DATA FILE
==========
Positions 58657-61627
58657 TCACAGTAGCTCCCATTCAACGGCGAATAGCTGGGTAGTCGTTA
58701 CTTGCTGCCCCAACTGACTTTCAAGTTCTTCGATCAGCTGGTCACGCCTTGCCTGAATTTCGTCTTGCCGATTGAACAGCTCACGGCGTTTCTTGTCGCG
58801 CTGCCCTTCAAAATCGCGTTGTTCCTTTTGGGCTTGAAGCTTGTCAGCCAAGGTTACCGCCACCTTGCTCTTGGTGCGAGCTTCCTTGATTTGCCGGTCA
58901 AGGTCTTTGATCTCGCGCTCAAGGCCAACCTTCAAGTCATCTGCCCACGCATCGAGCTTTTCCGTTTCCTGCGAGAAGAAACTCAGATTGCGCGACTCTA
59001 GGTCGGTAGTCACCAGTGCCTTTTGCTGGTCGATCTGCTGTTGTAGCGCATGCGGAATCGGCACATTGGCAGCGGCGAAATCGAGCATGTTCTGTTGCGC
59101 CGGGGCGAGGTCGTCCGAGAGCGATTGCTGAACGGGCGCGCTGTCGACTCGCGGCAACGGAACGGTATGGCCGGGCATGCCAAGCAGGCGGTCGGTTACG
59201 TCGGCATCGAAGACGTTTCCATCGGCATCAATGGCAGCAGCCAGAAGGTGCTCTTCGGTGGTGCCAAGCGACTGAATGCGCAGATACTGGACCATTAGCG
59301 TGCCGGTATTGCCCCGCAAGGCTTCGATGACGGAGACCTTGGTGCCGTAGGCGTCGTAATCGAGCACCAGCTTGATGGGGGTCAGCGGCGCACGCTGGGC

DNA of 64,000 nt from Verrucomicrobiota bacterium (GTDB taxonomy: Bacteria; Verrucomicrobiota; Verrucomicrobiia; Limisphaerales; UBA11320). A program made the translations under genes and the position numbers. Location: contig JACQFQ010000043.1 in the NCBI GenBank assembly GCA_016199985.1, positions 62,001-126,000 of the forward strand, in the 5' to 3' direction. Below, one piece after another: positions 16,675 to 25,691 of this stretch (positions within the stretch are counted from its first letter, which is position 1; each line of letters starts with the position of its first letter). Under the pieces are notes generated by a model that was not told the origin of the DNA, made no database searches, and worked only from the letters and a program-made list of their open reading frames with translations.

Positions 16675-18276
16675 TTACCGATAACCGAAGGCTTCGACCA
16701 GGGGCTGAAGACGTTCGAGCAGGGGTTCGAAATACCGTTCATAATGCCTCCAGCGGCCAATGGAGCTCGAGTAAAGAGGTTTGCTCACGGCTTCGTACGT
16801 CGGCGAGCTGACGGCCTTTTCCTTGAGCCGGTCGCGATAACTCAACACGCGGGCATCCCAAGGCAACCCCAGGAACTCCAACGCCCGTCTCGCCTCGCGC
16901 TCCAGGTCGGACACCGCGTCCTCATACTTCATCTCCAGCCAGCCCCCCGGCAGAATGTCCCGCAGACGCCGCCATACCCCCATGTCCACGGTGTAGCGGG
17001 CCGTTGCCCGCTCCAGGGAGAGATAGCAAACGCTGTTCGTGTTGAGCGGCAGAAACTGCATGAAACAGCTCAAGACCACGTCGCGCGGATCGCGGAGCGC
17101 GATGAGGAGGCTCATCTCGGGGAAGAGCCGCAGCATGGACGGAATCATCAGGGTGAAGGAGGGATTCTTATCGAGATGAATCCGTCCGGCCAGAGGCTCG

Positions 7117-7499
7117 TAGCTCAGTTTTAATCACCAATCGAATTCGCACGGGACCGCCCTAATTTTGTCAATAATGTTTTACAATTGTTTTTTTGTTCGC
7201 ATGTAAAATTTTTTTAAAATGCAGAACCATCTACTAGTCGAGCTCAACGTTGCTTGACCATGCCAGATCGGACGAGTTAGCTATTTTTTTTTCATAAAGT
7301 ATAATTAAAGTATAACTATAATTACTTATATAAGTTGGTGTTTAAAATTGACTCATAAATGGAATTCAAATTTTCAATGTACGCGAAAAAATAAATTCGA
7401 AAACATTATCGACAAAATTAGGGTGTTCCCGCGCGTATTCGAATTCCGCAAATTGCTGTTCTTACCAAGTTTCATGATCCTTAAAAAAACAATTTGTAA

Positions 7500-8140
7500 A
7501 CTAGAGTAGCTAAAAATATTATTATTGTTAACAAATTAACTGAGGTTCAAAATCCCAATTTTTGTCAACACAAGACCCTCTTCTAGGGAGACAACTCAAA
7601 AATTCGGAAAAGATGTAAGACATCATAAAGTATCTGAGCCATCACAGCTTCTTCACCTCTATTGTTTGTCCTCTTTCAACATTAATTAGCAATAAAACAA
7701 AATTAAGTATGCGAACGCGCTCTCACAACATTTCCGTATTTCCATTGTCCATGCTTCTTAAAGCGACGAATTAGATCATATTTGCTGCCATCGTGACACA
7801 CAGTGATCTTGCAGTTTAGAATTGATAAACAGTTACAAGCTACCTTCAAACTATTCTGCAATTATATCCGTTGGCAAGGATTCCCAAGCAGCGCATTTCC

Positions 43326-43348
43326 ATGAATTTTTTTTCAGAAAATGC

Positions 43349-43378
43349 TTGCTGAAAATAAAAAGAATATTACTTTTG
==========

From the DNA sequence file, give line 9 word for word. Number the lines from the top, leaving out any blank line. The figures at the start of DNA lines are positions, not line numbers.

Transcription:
59301 TGCCGGTATTGCCCCGCAAGGCTTCGATGACGGAGACCTTGGTGCCGTAGGCGTCGTAATCGAGCACCAGCTTGATGGGGGTCAGCGGCGCACGCTGGGC